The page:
SAHEL, Africa — The Sahel region, a natural disaster-prone area classified as the strip of land on the African continent just below the Sahara but before the start of Savannah ecosystems, is one of Africa’s most struggling regions.
In recent history, the Sahel has experienced severe hunger emergencies. Last year alone, over 10 million people’s lives were threatened by a food crisis in the region, and according to the U.N.-affiliated program Africa Renewal, “Even in normal years, millions are in a permanent state of food insecurity.”
The brutal climate is often to blame. The Sahel is home to many impoverished rural communities that depend on rainfall to grow their food, but the annual rainfall is extremely inconsistent, and often a double-edged sword.
Droughts have plagued the region, and climate scientists predict that climate change will mean more heat and less rain in these already drought-stricken countries. However, when rain does fall, it occurs in monsoon-like proportions which damage crops and infrastructure and cause severe floods.
Unfortunately, the natural disaster-prone climate is not the Sahel’s only problem.
The United Nations Environment Program released a statement late last year saying, “Over the last half century, the combined effects of population growth, land degradation (deforestation, continuous cropping and overgrazing), reduced and erratic rainfall, lack of coherent environmental policies and misplaced development priorities, have contributed to transform a large proportion of the Sahel into barren land, resulting in the deterioration of the soil and water resources.”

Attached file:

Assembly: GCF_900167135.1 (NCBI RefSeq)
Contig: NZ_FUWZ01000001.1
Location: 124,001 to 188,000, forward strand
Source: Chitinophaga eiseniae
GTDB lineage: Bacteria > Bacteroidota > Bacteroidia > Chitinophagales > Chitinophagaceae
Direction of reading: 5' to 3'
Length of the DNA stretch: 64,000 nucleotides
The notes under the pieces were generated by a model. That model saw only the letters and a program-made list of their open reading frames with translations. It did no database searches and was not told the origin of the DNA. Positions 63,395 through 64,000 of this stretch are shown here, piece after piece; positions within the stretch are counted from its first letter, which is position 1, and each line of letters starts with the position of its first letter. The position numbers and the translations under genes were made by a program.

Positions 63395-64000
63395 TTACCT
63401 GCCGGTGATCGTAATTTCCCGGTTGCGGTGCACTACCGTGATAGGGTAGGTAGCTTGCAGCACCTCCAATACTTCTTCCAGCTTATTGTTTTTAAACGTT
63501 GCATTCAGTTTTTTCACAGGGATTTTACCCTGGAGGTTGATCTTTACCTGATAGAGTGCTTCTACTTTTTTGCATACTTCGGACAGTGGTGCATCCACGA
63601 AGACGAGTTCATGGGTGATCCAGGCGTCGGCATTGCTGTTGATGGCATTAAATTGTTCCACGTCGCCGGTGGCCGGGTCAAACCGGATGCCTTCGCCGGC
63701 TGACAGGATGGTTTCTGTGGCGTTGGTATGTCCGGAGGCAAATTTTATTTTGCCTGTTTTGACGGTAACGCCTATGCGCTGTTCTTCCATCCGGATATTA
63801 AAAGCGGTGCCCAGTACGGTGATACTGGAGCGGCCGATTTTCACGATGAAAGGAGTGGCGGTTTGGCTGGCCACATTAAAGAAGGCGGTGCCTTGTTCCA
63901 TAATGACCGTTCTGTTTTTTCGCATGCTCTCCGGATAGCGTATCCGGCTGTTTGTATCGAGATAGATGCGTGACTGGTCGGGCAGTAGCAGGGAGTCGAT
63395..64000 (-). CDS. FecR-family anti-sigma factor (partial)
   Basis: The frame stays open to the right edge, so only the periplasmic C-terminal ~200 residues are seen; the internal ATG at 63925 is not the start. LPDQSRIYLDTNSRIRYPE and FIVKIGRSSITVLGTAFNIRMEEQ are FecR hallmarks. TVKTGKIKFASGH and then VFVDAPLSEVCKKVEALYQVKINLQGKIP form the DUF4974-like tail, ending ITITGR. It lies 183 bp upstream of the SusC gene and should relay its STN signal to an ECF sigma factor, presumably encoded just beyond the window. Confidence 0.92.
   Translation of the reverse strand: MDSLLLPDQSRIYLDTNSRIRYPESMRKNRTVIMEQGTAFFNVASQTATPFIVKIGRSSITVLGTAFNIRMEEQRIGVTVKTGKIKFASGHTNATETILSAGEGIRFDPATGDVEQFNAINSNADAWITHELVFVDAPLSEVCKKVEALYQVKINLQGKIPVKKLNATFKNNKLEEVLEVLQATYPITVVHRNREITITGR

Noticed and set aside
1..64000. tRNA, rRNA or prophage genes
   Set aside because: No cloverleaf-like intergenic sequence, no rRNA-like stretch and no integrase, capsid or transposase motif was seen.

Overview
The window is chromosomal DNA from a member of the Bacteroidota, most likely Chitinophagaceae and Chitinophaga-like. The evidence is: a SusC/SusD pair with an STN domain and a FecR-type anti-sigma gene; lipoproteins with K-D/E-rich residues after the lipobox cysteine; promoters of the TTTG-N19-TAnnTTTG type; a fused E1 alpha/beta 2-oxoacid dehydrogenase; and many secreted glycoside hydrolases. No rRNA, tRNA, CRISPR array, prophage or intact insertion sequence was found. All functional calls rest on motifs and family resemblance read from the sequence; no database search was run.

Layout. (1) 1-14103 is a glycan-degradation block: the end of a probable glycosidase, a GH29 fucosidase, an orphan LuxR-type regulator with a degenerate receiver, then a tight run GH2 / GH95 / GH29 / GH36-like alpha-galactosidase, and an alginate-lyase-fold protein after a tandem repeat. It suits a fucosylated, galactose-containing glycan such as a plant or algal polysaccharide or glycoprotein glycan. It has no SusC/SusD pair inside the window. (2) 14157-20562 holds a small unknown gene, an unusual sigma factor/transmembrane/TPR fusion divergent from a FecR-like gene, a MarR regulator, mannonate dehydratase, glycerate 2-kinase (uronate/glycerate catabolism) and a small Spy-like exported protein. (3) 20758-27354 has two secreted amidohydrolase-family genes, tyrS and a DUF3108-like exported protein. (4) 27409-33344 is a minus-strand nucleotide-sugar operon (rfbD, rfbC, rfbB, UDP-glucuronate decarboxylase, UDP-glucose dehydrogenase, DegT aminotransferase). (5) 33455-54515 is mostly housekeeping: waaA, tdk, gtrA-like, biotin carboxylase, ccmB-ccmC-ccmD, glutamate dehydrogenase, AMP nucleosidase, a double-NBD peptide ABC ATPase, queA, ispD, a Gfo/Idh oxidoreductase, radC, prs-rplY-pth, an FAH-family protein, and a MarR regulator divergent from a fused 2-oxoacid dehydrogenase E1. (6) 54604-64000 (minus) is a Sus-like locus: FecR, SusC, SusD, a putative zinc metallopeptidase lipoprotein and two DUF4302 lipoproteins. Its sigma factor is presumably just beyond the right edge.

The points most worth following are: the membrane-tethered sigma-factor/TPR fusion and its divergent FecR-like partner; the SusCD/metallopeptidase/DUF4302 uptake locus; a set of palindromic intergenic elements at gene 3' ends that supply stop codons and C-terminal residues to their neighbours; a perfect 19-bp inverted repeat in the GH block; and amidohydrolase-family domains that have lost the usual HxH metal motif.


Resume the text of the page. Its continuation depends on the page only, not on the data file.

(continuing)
Some of the countries in the Sahel have also experienced conflict over the last few years, including Mali, Sudan and Chad. In addition to all of the tragic consequences that follow conflict in any part of the world, conflict can exacerbate food insecurity and poverty by uprooting families and restricting access to traditional food sources.
Thankfully, influential actors in the international community have recently taken steps to support this vulnerable region.
Earlier this month, the World Bank announced the creation of a new trust fund for the Sahel to “help build resilience and reduce poverty in some of the world’s poorest countries.” The following week on July 23, the U.N. announced that it will pledge $75 million to support what it called two of the “world’s most neglected regions,” one of which was Africa’s Sahel.
With booming population growth and the threat of climate change on the horizon, the region’s future might depend on these new commitments from the international community. Hopefully these new funds will be able to improve food security and alleviate poverty, allowing the Sahel’s struggling communities to prosper.
– Emily Jablonski